Maurice Abraham Cohen

From Wikipedia, the free encyclopedia
Jump to navigation Jump to search

Maurice Abraham Cohen
Born1851 (1851)
Died (aged 72)

Maurice (Moses) Abraham Cohen (1851 – 26 June 1923) was a linguist and pioneer of Jewish education in Sydney, Australia.[1]

Cohen was born in the Polish/Ukrainian town of Rava-Ruska to a Polish-Jewish family of Sephardic origin, being a direct descendant of Abraham De Mosso Cohen, the Rabbi who established the Spanish-Jewish community of Zamosc. Maurice Abraham moved to the UK at an early age to be educated at Jews College London.

He died on 26 June 1923 at age 72.[1]


After completing his education he worked as the personal translator for Frederick Roberts, 1st Earl Roberts of the British Forces in what is now Afghanistan, playing an important role in the Second Anglo-Afghan War. On arriving in Australia he took up a role as the first headmaster of the Jewish Sunday School that had recently been established in Sydney. He went on to be appointed head of the NSW Jewish Board of Education. He was regarded as a world expert on the language of Urdu during his lifetime. He was one time editor of Sydney's first Jewish weekly newspaper as well as a lecturer on Hebrew at a number of theological colleges in Australia. Maurice Abraham Cohen was fluent and also taught Yiddish, Ladino, Spanish, German, Aramaic, Amharic and Arabic.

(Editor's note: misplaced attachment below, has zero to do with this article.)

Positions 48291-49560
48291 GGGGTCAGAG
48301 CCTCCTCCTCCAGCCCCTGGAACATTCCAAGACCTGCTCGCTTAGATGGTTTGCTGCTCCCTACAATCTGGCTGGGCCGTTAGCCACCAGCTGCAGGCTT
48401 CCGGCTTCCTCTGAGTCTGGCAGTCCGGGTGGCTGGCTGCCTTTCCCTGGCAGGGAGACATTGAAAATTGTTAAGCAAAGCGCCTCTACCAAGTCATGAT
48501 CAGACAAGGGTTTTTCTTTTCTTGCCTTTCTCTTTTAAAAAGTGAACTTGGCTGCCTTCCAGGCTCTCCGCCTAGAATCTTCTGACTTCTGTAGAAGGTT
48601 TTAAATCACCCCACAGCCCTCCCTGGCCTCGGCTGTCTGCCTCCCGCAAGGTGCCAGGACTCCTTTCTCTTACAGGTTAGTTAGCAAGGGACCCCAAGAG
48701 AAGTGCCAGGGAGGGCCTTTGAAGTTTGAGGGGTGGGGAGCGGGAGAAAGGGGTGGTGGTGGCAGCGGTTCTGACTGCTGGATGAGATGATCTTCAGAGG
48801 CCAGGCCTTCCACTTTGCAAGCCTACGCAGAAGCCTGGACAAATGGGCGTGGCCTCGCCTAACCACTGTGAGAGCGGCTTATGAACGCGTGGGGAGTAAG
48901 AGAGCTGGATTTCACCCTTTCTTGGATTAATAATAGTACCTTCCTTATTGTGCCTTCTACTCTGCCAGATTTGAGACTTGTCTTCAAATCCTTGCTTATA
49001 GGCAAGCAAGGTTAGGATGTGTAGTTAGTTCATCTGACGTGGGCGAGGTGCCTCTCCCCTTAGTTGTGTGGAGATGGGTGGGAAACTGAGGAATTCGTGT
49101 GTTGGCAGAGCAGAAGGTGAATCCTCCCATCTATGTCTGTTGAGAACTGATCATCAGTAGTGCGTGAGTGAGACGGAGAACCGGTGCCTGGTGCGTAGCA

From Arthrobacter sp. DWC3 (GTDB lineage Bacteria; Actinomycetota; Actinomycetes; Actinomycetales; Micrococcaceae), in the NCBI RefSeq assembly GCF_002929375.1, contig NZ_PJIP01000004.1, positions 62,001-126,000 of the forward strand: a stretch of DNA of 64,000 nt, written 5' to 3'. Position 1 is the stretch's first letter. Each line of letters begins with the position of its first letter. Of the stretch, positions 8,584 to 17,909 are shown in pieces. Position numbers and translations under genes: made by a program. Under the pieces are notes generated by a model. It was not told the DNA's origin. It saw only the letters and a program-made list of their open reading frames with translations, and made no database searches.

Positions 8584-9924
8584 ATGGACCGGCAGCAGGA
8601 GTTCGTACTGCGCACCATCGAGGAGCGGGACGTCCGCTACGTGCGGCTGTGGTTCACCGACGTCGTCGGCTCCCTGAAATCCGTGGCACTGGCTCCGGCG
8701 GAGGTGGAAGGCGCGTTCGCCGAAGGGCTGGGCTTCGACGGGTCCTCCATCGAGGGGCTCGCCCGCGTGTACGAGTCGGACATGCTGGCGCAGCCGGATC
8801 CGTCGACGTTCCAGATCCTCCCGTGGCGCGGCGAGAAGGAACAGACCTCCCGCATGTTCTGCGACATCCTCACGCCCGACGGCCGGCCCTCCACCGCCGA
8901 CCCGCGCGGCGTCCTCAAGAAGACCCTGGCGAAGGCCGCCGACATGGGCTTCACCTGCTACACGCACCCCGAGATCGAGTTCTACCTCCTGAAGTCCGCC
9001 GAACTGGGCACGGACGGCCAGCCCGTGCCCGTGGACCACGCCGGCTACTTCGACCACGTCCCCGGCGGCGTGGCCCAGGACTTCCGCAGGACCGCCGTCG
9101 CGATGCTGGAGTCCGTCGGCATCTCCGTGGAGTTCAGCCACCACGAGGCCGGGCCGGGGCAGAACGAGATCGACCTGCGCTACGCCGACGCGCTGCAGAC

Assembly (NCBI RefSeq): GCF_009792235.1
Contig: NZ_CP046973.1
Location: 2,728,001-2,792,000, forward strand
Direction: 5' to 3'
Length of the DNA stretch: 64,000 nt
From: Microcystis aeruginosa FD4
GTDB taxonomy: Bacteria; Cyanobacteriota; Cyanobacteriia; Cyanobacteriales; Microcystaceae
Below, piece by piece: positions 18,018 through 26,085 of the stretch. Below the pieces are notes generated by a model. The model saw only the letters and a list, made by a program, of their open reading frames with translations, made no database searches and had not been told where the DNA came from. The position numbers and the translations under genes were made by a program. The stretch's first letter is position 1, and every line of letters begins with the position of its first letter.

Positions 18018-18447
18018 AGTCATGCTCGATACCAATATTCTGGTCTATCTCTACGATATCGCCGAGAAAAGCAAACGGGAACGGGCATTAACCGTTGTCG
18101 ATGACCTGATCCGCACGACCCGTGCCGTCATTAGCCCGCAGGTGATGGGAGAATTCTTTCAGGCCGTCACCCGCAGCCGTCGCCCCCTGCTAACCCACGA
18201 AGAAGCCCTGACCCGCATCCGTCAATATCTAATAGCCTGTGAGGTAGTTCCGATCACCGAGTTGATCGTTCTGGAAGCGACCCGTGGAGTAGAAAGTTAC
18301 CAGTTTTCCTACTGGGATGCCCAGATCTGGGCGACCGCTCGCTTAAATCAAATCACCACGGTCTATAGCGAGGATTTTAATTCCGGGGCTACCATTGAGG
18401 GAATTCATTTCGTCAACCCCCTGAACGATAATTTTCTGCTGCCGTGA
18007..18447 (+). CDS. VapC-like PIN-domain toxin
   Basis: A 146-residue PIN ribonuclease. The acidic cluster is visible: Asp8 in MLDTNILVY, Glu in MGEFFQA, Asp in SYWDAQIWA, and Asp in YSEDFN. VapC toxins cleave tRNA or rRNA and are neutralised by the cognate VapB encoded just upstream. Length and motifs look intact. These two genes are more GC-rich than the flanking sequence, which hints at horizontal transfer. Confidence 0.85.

Social commentator[edit]

Maurice Abraham Cohen was one of the first European Australians to call attention to the plight of the Australian Aborigines and argue for compensation and land rights, even risking his position as editor of the Australian Hebrew with his fiery opinion pieces on the subject. He also argued for increased non-discriminatory immigration drawing from all cultures and vehemently opposed the White Australia Policy.


  1. ^ a b "Mr. Maurice A. Cohen", Sydney Morning Herald, 28 June 1923.